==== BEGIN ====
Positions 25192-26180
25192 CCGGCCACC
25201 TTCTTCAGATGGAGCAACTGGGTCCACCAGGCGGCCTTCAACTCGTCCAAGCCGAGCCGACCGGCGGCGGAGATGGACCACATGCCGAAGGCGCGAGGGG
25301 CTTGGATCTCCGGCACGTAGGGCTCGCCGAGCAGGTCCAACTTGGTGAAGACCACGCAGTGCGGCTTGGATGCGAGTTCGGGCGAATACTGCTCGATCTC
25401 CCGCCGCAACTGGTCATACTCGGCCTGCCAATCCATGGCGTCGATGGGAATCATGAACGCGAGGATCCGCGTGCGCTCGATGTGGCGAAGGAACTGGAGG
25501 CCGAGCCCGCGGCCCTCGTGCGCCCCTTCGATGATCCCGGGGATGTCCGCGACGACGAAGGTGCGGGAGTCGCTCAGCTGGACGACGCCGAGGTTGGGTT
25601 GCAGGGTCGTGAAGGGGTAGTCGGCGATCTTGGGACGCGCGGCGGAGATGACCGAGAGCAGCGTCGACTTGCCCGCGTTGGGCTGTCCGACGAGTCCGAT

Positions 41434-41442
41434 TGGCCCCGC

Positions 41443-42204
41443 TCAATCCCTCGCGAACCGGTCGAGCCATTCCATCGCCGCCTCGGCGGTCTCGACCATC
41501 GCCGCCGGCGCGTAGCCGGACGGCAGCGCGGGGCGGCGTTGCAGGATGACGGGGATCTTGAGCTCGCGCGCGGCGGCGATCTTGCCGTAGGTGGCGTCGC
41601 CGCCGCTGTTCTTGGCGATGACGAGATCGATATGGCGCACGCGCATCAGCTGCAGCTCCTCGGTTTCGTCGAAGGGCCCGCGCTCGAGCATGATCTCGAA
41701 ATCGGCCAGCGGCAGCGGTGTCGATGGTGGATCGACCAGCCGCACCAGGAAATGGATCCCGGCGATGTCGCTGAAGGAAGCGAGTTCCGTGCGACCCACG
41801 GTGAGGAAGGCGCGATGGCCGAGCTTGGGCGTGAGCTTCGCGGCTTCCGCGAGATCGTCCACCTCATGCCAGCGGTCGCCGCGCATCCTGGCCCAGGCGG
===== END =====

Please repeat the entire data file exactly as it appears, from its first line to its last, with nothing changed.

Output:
Positions 25192-26180
25192 CCGGCCACC
25201 TTCTTCAGATGGAGCAACTGGGTCCACCAGGCGGCCTTCAACTCGTCCAAGCCGAGCCGACCGGCGGCGGAGATGGACCACATGCCGAAGGCGCGAGGGG
25301 CTTGGATCTCCGGCACGTAGGGCTCGCCGAGCAGGTCCAACTTGGTGAAGACCACGCAGTGCGGCTTGGATGCGAGTTCGGGCGAATACTGCTCGATCTC
25401 CCGCCGCAACTGGTCATACTCGGCCTGCCAATCCATGGCGTCGATGGGAATCATGAACGCGAGGATCCGCGTGCGCTCGATGTGGCGAAGGAACTGGAGG
25501 CCGAGCCCGCGGCCCTCGTGCGCCCCTTCGATGATCCCGGGGATGTCCGCGACGACGAAGGTGCGGGAGTCGCTCAGCTGGACGACGCCGAGGTTGGGTT
25601 GCAGGGTCGTGAAGGGGTAGTCGGCGATCTTGGGACGCGCGGCGGAGATGACCGAGAGCAGCGTCGACTTGCCCGCGTTGGGCTGTCCGACGAGTCCGAT

Positions 41434-41442
41434 TGGCCCCGC

Positions 41443-42204
41443 TCAATCCCTCGCGAACCGGTCGAGCCATTCCATCGCCGCCTCGGCGGTCTCGACCATC
41501 GCCGCCGGCGCGTAGCCGGACGGCAGCGCGGGGCGGCGTTGCAGGATGACGGGGATCTTGAGCTCGCGCGCGGCGGCGATCTTGCCGTAGGTGGCGTCGC
41601 CGCCGCTGTTCTTGGCGATGACGAGATCGATATGGCGCACGCGCATCAGCTGCAGCTCCTCGGTTTCGTCGAAGGGCCCGCGCTCGAGCATGATCTCGAA
41701 ATCGGCCAGCGGCAGCGGTGTCGATGGTGGATCGACCAGCCGCACCAGGAAATGGATCCCGGCGATGTCGCTGAAGGAAGCGAGTTCCGTGCGACCCACG
41801 GTGAGGAAGGCGCGATGGCCGAGCTTGGGCGTGAGCTTCGCGGCTTCCGCGAGATCGTCCACCTCATGCCAGCGGTCGCCGCGCATCCTGGCCCAGGCGG